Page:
Midsommarfest event set for St. Edward Park
June 22, 2009 · Updated 6:13 PM
A spokesperson for the Skandia Folkdance Society, Elaine Everitt said about 3,000 people descended on Kenmore’s St. Edward State Park in June 2008 just in time for the summer solstice, usually the longest day of the year, with the sun high in the sky.
Those visitors watched as celebrants, many wearing traditional flower crowns, brought out their klickor to raise a 45-foot majstang into the air. Songs, dancing and games followed.
A large pole, covered with garlands and hung with three large flower rings, the rising of the majstang is no doubt one of the highlights of the annual Skandia Midsommarfest, set this year for 11 a.m. June 28 at St. Edward State Park. The majstang rises up at 2:30 p.m.
This is the 51st year for the Skandia Midsommarfest, which came to Kenmore in 2001 and celebrates the traditions of Sweden and other Scandinavian cultures, including those of Norway, Finland and Denmark.
Everitt said midsommar events are large, family oriented affairs throughout Scandinavia.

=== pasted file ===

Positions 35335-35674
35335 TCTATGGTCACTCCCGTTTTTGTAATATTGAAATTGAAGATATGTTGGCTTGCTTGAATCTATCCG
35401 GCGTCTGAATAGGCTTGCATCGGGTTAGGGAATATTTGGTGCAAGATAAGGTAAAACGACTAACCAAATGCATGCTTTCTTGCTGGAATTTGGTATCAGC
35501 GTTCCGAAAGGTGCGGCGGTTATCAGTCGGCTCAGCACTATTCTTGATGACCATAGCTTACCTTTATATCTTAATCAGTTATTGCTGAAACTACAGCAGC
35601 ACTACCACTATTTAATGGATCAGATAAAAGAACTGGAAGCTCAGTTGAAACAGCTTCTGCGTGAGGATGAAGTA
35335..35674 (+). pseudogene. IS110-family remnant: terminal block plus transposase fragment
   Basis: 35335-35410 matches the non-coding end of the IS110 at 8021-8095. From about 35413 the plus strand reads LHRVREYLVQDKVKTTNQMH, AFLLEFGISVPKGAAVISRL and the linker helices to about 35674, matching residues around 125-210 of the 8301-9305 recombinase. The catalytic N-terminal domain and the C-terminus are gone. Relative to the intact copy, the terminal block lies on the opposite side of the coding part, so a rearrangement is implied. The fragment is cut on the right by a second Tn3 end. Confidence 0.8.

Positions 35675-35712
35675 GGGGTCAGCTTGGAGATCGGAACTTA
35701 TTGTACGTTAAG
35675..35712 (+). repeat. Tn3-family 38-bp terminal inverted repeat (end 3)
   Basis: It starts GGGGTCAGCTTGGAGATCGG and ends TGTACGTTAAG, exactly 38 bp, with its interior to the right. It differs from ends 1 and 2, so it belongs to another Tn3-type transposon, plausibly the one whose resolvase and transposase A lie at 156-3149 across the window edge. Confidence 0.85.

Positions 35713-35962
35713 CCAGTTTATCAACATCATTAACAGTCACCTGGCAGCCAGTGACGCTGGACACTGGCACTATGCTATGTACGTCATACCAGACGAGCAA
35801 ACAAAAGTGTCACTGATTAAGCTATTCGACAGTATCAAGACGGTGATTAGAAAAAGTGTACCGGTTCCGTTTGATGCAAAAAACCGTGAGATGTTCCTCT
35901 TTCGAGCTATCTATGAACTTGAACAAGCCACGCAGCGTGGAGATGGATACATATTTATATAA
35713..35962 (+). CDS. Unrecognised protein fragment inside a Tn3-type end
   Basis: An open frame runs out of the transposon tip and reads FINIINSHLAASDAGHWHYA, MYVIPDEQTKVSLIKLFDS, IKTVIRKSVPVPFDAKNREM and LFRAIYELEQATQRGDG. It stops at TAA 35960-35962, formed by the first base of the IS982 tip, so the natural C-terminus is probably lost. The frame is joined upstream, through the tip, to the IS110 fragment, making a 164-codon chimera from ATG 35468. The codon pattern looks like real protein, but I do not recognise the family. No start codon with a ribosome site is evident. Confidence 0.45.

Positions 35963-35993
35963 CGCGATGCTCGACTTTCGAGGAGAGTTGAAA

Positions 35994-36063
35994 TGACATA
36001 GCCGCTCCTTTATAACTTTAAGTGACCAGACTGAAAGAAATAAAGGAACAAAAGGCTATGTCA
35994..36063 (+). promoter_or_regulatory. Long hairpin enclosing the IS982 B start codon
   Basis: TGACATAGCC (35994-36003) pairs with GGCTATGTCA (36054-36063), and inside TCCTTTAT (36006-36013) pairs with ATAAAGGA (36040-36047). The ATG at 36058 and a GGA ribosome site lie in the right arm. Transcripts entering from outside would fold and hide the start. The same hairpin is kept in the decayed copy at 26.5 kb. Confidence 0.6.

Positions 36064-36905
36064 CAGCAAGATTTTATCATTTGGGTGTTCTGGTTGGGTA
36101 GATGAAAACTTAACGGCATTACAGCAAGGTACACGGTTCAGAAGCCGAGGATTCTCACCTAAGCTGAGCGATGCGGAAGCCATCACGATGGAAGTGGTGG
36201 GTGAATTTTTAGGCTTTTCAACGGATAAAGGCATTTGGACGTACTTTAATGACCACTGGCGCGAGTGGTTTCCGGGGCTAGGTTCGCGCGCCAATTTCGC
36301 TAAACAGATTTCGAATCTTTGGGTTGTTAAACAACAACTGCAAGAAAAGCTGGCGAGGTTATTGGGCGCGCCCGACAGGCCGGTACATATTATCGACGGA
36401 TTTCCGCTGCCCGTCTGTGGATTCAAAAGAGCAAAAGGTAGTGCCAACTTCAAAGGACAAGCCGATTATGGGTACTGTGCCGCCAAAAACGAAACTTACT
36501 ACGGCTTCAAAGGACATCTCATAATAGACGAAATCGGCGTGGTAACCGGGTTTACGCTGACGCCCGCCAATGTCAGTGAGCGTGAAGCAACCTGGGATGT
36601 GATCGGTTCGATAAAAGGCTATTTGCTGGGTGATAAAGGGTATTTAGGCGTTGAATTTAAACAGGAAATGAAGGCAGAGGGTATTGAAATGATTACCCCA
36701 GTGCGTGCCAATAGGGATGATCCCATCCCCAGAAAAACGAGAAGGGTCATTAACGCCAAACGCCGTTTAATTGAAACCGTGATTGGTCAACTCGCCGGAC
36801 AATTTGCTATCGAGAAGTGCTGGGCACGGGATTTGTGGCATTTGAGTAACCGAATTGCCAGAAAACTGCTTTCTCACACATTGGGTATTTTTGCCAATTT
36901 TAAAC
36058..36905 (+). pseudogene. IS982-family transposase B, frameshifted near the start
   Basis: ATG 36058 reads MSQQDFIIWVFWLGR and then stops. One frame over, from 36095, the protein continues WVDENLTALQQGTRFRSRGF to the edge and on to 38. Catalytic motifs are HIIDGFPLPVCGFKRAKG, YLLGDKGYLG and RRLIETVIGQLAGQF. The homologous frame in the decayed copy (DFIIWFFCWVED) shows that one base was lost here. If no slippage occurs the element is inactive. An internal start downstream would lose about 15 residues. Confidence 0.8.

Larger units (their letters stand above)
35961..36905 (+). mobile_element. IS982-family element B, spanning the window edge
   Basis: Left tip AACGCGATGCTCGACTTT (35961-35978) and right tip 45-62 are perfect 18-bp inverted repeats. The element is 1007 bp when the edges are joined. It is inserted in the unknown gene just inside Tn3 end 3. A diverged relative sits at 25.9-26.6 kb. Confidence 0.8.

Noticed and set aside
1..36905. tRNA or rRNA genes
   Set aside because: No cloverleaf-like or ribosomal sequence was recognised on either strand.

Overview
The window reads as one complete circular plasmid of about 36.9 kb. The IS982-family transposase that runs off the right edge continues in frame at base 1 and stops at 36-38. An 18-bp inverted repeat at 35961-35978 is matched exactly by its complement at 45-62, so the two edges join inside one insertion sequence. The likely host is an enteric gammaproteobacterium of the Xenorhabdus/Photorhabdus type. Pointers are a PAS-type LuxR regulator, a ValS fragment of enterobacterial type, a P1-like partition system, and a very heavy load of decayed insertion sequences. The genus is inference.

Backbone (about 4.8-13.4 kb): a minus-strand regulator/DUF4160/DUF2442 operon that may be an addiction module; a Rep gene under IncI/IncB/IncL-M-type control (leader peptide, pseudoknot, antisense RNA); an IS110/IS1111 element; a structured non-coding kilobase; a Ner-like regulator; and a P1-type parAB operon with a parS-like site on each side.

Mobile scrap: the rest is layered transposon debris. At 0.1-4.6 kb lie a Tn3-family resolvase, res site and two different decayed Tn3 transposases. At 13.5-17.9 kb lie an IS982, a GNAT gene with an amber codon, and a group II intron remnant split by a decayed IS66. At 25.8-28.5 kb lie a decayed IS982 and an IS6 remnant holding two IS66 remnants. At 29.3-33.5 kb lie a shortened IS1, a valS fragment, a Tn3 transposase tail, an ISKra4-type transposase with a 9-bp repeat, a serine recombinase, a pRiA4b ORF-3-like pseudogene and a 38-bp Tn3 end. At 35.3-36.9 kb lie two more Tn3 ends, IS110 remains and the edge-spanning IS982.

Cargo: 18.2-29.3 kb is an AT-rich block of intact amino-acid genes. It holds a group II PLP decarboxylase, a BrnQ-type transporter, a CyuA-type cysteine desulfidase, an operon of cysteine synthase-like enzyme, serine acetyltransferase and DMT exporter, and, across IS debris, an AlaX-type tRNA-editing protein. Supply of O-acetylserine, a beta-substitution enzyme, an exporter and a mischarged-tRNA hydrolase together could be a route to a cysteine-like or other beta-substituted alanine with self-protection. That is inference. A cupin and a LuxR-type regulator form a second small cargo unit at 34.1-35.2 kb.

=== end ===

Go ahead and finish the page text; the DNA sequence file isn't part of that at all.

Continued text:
“It’s a very important time,” she said. “Each Scandinavian country celebrates the solstice.”
Possessing a Scandinavian heritage herself, Everitt added she personally can attest that Scandinavian countries are far enough north on the globe that in mid-summer the days include very little if any nightfall, while night lasts all day during the height of winter. She said she has pictures of the noon sun sitting exactly on the horizon.
As most know, the Puget Sound region traditionally has a large Scandinavian population. The Midsommarfests started in Gig Harbor, then traveled to Poulsbo before landing in Kenmore in 2001.
Initially, the change in venue hurt festival attendance with only 800 people showing up for that first year at St. Edward. Everitt said that since then, word of the event has spread and visitor numbers have climbed steadily and steeply every year.
While the raising of the majstang is a highlight of the event, visitors also can look for traditional dances, or “gammaldans,” such as schottis, hambo, polska and waltzes. Children are invited to help raise a smaller, 10-foot majstang at about 1:30 p.m.
Visitors further can sample some Scandinavian cuisine such as lefse, frikadeller (meatballs) and peruse cultural exhibits and crafts on the Hemslojdsmarknad, described on the Skandia Web site as an avenue of traditional artisans demonstrating and displaying their wares.
Admission to Midsommarfest is free, though Midsommarfest buttons are available for a $2 donation. Everitt said carpooling is encouraged.
For more information, visit www.skandia-folkdance.org or call (206) 784-7470.